More organizations can adopt this trend and find ways to straddle a mix of cloud and edge platforms for hybrid benefits.

In today’s rapidly changing world, being well-prepared to manage uncertainty is a top priority for almost all organizations.

Yet, many have realized that hosting all their data on public clouds is not adequate for supporting business continuity or helping them flourish. Some that had kept afloat during the COVID-19 pandemic recognize that a hybrid multicloud strategy was what helped them adapt their infrastructure to match their changing needs. 

Organizations are seeing the benefits of running workloads simultaneously across public clouds, on-premises, and at the edge, that can enhance their ability to improve data security, flexibility, and reduce costs.

IT infrastructures getting more diverse

As IT infrastructure becomes increasingly diverse, IT teams in the digital economy will have to adopt either a mix of private and public clouds, multiple public clouds, or an on-premises data center along with a hosted data center. This trend is projected to intensify in the future. 

However, these new complex IT environments pose various challenges for IT professionals: the copious amount of data generated from the rapidly increasing number of applications is one such challenge in data management and control. With mixed infrastructure, organizations are losing visibility of their data stored across multiple cloud platforms or applications. Any lack of data visibility could potentially lead to data loss. This arises from significant risks such as vulnerability to security breaches, compromised ability to respond quickly to incidents, and difficulty in recovering information and complying with regulations. 

Han Chon, Managing Director (ASEAN), Nutanix

As a result, organizations experiencing such issues will need a scalable cloud operating platform that can be used to build, operate, govern, and run all applications effectively. Having full data visibility helps organizations to achieve better decision-making and optimize operations for improved results.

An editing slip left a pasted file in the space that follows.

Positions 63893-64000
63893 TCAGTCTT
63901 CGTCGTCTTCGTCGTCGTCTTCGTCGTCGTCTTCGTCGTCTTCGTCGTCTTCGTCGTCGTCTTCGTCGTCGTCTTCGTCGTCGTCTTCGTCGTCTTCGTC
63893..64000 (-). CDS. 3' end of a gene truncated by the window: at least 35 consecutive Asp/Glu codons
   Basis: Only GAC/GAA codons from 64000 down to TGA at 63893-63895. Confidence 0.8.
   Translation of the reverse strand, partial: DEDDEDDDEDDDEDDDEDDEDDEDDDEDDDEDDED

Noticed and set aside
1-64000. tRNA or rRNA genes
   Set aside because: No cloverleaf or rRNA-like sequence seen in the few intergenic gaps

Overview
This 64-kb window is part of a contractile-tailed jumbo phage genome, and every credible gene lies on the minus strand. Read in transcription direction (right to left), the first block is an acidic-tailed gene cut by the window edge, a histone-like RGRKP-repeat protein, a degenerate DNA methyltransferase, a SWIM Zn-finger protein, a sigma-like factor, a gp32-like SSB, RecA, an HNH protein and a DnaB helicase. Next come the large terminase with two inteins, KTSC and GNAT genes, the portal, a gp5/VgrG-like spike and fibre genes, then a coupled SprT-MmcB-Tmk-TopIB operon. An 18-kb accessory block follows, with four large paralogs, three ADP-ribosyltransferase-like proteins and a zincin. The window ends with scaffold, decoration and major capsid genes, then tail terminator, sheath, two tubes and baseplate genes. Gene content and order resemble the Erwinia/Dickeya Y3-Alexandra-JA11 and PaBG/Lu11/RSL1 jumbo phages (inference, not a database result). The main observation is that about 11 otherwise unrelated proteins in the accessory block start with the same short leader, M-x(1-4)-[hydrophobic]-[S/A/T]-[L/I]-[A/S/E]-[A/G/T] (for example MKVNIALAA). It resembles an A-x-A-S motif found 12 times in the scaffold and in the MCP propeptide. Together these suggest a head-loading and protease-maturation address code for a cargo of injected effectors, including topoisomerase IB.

Tackling the cloud strategy pain points

Organizations that are getting ahead in the cloud race are taking the time to assess and understand the needs of customers, before developing a ‘personalized’ hybrid cloud strategy that addresses those pain points.

Instead of solely adopting a public cloud strategy, they are looking at the bigger picture and seeing cloud as an operating model and not a destination. A ‘personalized’ hybrid cloud environment can help organizations minimize operational costs, enhance flexibility, and control data and applications.

For example, a leading food and agricultural business headquartered in Singapore was able to achieve 99.999% availability for almost 95% of their IT stack running business critical applications on a hybrid multi-cloud infrastructure. In addition, it saw an 85% drop in the number of reported IT incidents.

Another example is an established firm in the Korean dairy processing industry. Since switching over to hybrid multicloud infrastructure, it was able to improve the speed of completing mission-critical tasks such as the migration of data from its R&D Center, and achieving integrated control for dispersed virtual machines. The firm’s response time for accessing R&D documents was reduced by 50% since migrating over to the hybrid multi-cloud environment, and security of the R&D data was also tighter when the firm allowed access only through an app hosted on a virtual desktop infrastructure. 

Finally, by adopting a ‘personalized’ cloud solution, IT leaders can ensure compliance with a wide range of regional and industry standards while keeping cloud costs under control.